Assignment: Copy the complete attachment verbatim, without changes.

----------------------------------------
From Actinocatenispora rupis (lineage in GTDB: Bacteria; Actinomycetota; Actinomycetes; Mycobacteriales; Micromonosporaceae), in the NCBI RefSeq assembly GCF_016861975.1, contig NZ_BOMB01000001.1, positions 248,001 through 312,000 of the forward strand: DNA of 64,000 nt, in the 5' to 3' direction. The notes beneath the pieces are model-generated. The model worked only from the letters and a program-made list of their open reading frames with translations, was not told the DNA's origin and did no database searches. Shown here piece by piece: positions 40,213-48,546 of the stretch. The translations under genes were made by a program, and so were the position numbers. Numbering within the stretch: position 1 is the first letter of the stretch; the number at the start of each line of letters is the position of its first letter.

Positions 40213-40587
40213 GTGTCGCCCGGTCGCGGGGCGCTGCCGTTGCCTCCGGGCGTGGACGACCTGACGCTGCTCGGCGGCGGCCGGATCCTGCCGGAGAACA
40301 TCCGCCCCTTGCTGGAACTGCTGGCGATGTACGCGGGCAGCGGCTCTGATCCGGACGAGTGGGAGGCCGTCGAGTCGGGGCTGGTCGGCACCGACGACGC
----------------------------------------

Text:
From Actinocatenispora rupis (lineage in GTDB: Bacteria; Actinomycetota; Actinomycetes; Mycobacteriales; Micromonosporaceae), in the NCBI RefSeq assembly GCF_016861975.1, contig NZ_BOMB01000001.1, positions 248,001 through 312,000 of the forward strand: DNA of 64,000 nt, in the 5' to 3' direction. The notes beneath the pieces are model-generated. The model worked only from the letters and a program-made list of their open reading frames with translations, was not told the DNA's origin and did no database searches. Shown here piece by piece: positions 40,213-48,546 of the stretch. The translations under genes were made by a program, and so were the position numbers. Numbering within the stretch: position 1 is the first letter of the stretch; the number at the start of each line of letters is the position of its first letter.

Positions 40213-40587
40213 GTGTCGCCCGGTCGCGGGGCGCTGCCGTTGCCTCCGGGCGTGGACGACCTGACGCTGCTCGGCGGCGGCCGGATCCTGCCGGAGAACA
40301 TCCGCCCCTTGCTGGAACTGCTGGCGATGTACGCGGGCAGCGGCTCTGATCCGGACGAGTGGGAGGCCGTCGAGTCGGGGCTGGTCGGCACCGACGACGC